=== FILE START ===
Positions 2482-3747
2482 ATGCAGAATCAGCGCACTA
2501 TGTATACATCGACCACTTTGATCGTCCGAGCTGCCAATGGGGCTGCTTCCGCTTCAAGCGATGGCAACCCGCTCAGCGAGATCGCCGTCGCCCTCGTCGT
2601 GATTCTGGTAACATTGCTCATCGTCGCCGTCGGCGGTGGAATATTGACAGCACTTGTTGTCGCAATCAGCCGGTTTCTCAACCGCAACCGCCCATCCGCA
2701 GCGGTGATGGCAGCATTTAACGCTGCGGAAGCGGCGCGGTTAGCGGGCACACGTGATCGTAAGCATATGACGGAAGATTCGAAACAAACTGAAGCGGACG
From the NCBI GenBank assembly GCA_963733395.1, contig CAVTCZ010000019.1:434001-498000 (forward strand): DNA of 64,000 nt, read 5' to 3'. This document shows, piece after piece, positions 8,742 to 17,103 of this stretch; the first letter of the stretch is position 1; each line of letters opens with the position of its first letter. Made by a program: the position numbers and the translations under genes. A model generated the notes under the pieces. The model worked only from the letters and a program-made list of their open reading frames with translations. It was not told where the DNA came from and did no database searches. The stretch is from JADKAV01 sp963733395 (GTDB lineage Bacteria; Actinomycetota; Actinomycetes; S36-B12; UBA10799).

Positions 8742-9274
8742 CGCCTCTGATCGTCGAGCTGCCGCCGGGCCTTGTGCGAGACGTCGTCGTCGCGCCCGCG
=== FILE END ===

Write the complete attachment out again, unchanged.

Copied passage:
Positions 2482-3747
2482 ATGCAGAATCAGCGCACTA
2501 TGTATACATCGACCACTTTGATCGTCCGAGCTGCCAATGGGGCTGCTTCCGCTTCAAGCGATGGCAACCCGCTCAGCGAGATCGCCGTCGCCCTCGTCGT
2601 GATTCTGGTAACATTGCTCATCGTCGCCGTCGGCGGTGGAATATTGACAGCACTTGTTGTCGCAATCAGCCGGTTTCTCAACCGCAACCGCCCATCCGCA
2701 GCGGTGATGGCAGCATTTAACGCTGCGGAAGCGGCGCGGTTAGCGGGCACACGTGATCGTAAGCATATGACGGAAGATTCGAAACAAACTGAAGCGGACG
From the NCBI GenBank assembly GCA_963733395.1, contig CAVTCZ010000019.1:434001-498000 (forward strand): DNA of 64,000 nt, read 5' to 3'. This document shows, piece after piece, positions 8,742 to 17,103 of this stretch; the first letter of the stretch is position 1; each line of letters opens with the position of its first letter. Made by a program: the position numbers and the translations under genes. A model generated the notes under the pieces. The model worked only from the letters and a program-made list of their open reading frames with translations. It was not told where the DNA came from and did no database searches. The stretch is from JADKAV01 sp963733395 (GTDB lineage Bacteria; Actinomycetota; Actinomycetes; S36-B12; UBA10799).

Positions 8742-9274
8742 CGCCTCTGATCGTCGAGCTGCCGCCGGGCCTTGTGCGAGACGTCGTCGTCGCGCCCGCG